The grounds of the UHI Inverness campus have been transformed this year by the green-fingered talents of its very own gardening grandad.
John Walmsley (67) from Dingwall began dedicating his free time to keeping the gardens immaculate when he accompanied his granddaughter Kiera to her supported education classes at the main UHI Inverness building.
He wanted to be at the campus on Tuesdays and Wednesdays from 9am to 2pm in case she needed him, and he soon decided to make himself useful.
After striking up a conversation with a member of staff about volunteering his time, John made his way to the Estates Office to offer his services.
Following the necessary checks, he was given a staff lanyard and immediately set to work tending the campus gardens.
The results have been nothing short of impressive.
Working with the Estates staff, John maintains a flower bed at the front of the building and a new garden at the rear entrance that was planted by staff last year.
He has introduced a small herb garden and garden accessories in that area and has planted a new plot, complete with fencing, at the side of the building.
John has also maintained the willow huts and cleared the area around them, creating a secluded green space, and has recently started weeding at the Scottish School of Forestry.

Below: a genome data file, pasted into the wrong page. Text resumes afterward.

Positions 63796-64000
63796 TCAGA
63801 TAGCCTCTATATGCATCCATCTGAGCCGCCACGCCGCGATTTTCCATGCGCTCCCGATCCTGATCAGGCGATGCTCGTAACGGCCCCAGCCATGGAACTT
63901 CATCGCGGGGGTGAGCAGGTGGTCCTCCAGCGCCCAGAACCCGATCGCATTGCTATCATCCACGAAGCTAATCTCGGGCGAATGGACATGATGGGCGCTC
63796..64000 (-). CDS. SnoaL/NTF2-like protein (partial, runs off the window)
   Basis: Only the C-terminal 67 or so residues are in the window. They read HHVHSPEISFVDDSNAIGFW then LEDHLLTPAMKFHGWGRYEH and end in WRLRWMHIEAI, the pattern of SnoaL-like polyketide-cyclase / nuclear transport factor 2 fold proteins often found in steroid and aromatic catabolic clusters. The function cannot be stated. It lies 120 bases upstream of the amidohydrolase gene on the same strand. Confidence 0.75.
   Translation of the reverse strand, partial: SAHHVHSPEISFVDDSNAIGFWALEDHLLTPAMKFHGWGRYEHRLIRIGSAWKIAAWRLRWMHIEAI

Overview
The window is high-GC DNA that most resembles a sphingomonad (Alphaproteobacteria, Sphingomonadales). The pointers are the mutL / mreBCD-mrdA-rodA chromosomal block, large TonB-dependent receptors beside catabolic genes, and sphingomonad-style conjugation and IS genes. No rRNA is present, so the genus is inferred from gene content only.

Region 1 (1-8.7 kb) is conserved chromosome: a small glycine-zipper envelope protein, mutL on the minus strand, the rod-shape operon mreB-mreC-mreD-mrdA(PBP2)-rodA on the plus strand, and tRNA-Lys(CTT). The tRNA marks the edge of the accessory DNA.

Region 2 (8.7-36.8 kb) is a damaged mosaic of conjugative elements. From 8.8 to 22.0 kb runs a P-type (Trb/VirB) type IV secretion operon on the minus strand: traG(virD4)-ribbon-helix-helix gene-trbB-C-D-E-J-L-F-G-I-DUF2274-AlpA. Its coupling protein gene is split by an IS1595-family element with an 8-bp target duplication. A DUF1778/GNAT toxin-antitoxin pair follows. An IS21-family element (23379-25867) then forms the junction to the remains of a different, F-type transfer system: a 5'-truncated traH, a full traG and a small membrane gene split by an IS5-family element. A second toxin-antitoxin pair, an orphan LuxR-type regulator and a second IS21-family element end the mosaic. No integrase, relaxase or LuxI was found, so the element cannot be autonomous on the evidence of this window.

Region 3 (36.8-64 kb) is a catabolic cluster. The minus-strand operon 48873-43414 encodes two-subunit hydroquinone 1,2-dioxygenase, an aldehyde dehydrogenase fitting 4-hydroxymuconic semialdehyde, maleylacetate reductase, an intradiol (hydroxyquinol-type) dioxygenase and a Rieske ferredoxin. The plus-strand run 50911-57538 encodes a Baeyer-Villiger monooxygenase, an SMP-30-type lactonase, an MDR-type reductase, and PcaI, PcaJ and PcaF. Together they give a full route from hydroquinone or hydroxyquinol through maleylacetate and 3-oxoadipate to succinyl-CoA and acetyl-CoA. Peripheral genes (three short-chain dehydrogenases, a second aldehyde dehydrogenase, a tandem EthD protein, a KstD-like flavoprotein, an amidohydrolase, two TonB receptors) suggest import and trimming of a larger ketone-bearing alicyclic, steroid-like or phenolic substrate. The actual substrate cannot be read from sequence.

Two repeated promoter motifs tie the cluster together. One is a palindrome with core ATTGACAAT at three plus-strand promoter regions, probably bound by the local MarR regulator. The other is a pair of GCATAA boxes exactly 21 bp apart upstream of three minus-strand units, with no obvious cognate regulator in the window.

The campus grounds are not the only gardens flourishing thanks to his magic touch.
He maintains the grounds at the Highland Theological College UHI and as a volunteer with Dingwall in Bloom he works outside at the Puffin Hydrotherapy Pool, the Highland Rheumatology Unit, Dingwall Primary School and St Clement’s Special School.
He also looks after the town’s war memorial.
John, a committed Christian, said:
“It is very important to be kind to people and you need to have purpose in your life.
“I have always been busy all my life and if you stop, it’s not good for you.
“I wanted to be near my granddaughter in case she needed me and one day I found myself falling asleep in the library.
“I spoke to one of the Estates staff and asked him if there was a job for me and he directed me to the office.
“I filled in the paperwork, waited for the checks to be done and got started.”
Originally from Glasgow, John worked as a draftsman and in the oil industry before he retired.
He is now a familiar face on campus and was invited to attend the UHI Inverness staff conference in June.
The great-grandfather’s dedication to his voluntary work has meant that he has continued to turn up at the campus every Tuesday throughout the summer while the students are on holiday.
“I have had lots of nice comments about the gardens from the people passing by and the staff at the college.
“People are very kind,” he said.
Professor Chris O’Neil, principal and chief executive of UHI Inverness, said:
“John’s hard work has made a real difference to the appearance and ambiance of our campus.
“His nurturing and careful attention has brought life and colour to virtually every corner, which serves as an example to our students of the importance of respecting and appreciating our surroundings.
“We are really grateful to him for maintaining and creating beautiful spaces that staff, students and visitors can enjoy.”